A few weeks ago, some friends and I trekked all the way to Dyker Heights, Brooklyn for dinner. Tom had read about Spartan Souvlaki on the blog, The Porkchop Express. Apparently every Saturday they roast two whole pigs! The last time I had roast pig was at someone's house in Boston and they dug a pit in the backyard and cooked the pig in it for hours (it sounds disgusting, but it was good). We were all very excited.

Sarah and I got there a little after Tom and Gina. They had already ordered some appetizers, a spinach pie, a cheese pie, and some sausage. Since everything there is made to order, it takes awhile to come out, but it's definitely worth the wait. The pies were especially good, not too crispy, and cooked to perfection. It was akin eating comfort. We were trying to figure out what was in the cheese one because it tasted both sweet and salty - the waitress told us it was a combination of feta cheese and ricotta.

Just as we were gearing up to order a plate of roast pig, the waitress told us that they had run out and that ideally, we should get there between 5 and 7pm (who eats at 5pm?) next time. But that was the whole point in coming! For the pig!

As we were looking at the menu to decide what else to order, George, the owner, came over with a small plate of roast pig. He said it wasn't much, but since we made the journey for it, he thought we should at least taste some.

How nice is that? The roast pig was delicious, moist, juice, rich and not overly flavored so that you can taste the pork (according to The Porkchop Express the only seasoning is some oregano-seasoned salt). Apparently, if we had received a proper plate it would have included pork from all parts of the pig.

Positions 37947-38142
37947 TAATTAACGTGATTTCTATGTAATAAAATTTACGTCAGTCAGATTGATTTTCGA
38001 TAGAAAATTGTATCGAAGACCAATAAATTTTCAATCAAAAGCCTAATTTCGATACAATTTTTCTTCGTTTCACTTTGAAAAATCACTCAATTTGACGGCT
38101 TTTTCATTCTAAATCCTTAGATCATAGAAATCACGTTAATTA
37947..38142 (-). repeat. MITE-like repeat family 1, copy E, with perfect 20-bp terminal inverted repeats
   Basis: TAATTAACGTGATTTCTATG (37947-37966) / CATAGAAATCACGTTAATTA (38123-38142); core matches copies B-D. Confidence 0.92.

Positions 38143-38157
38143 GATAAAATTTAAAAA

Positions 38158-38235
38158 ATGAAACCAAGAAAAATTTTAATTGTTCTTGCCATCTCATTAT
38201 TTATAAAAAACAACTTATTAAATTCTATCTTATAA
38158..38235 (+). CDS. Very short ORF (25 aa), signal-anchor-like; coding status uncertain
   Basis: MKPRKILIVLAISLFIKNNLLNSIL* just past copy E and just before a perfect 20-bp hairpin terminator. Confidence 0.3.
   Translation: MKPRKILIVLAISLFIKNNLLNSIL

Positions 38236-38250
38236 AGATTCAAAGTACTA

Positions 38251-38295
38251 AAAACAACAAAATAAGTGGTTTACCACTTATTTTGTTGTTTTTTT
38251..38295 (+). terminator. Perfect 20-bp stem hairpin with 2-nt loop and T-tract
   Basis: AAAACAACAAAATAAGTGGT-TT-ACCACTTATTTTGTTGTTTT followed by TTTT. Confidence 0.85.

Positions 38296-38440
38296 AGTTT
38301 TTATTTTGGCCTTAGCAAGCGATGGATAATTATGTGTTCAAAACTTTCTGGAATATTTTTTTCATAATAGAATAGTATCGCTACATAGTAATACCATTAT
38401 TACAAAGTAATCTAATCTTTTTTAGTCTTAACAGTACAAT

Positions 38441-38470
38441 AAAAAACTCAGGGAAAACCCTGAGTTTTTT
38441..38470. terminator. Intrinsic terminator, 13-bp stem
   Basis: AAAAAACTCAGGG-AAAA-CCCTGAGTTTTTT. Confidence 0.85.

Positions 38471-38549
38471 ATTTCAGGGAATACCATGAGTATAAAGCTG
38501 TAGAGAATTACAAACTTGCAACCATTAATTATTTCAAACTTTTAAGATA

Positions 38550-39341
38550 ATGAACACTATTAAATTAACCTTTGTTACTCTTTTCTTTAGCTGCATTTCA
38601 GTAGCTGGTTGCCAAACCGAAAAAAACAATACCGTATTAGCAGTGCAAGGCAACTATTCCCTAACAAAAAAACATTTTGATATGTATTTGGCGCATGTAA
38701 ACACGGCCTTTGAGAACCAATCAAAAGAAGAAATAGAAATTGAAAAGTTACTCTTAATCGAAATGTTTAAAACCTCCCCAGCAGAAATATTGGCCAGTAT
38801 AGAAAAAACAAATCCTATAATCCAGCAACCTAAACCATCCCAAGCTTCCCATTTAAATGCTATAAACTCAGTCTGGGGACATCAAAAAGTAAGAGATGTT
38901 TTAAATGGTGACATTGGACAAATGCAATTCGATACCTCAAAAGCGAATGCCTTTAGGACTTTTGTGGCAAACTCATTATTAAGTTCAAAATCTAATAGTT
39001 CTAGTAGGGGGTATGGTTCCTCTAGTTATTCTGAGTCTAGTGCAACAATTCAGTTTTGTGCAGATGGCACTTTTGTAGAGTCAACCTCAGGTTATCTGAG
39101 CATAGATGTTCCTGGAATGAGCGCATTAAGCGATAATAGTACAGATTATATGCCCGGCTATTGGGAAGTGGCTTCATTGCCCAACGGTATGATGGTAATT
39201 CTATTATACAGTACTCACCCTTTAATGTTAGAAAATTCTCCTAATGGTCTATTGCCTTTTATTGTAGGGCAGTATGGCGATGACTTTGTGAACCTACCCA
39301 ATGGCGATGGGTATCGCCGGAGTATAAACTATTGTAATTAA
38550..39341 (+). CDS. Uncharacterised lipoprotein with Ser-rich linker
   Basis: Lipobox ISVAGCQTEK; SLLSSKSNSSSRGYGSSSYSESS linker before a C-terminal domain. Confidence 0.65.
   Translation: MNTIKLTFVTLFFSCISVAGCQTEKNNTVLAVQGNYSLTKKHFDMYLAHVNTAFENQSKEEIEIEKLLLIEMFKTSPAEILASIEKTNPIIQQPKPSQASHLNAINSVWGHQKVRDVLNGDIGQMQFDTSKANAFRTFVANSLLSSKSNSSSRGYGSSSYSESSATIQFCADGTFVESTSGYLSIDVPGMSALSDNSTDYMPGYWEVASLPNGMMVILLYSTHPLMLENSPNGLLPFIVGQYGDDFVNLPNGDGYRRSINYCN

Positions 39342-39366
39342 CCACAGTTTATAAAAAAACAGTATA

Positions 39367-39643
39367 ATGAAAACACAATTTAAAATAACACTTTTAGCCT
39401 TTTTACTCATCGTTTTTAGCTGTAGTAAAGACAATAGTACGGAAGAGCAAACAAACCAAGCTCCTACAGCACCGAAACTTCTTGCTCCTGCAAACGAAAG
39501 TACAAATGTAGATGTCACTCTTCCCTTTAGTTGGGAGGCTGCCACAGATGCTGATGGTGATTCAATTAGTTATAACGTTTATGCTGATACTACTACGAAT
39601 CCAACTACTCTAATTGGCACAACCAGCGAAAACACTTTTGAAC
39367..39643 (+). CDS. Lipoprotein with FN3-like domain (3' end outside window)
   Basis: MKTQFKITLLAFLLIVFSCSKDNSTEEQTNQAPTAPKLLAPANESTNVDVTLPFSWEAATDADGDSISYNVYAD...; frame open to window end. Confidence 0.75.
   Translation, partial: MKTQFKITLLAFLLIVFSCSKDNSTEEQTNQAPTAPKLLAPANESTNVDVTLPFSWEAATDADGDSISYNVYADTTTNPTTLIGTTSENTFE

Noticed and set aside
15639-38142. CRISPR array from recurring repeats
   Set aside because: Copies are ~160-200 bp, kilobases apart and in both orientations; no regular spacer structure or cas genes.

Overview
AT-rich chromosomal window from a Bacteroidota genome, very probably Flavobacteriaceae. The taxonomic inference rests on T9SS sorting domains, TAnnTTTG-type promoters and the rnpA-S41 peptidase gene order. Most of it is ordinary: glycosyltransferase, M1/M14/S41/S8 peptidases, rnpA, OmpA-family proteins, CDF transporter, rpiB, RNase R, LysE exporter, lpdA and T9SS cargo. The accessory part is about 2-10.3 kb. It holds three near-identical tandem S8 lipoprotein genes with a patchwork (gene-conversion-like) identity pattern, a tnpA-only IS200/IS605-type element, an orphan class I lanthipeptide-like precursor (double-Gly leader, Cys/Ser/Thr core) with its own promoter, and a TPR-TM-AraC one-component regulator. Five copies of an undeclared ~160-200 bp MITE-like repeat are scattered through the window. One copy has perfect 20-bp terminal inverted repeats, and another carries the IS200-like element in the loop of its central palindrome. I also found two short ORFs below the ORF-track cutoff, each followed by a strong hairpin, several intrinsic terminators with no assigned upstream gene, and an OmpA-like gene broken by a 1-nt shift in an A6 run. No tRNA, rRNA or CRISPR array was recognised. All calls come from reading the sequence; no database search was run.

The rest of the dinner (a gigantic tomato salad, grilled octopus, lamb and chicken kebabs) was also amazing. It all felt a bit surreal, sitting outside surrounded by ivy eating great food and in a part of Brooklyn I would never venture to.

When we got the bill, it seemed a bit low for all the food we had ordered. Then we realized that the waitress hadn't charge us for the appetizers. Since everyone at the restaurant was so nice (and we got a free plate of pork), we told her. She was very grateful.

We certainly didn't want karma to kick us in the butt later on, especially if we wanted to (and are definitely going to) go back to Spartan Souvlaki. It was a trek, but it was worth it.



Spartan Souvlaki

6820 8th Avenue
Dyker Heights, Brooklyn
(718) 748-5838
Monday-Saturday: 11:30am-10pm

Cash only


Saturday, September 13, 2008

Tiffin Lunchbox

While browsing on The Curiosity Shoppe the other day, I saw a cute stainless steel lunchbox made by To-Go Ware. Called a tiffin lunchbox, it is a lunch carrying system from India where you can put different foodstuffs in each compartment and the lid doubles as a plate. According to Wikipedia, in South India the the term tiffin is generally used to mean an in-between-meals snack. I have seen other lunchboxes like this, but being a great fan of plastic Tupperware, I'm not so sure I can make the change.

Then, today while flipping through New York Magazine I saw a Design Within Reach ad for the Tiffin Lunch Box Set, three different lunch boxes of different sizes. At a whopping $85 for the lot (who needs three? maybe a family?), I began to wonder what these would cost in India. Heck, these may be even made in India. How ironic would that be?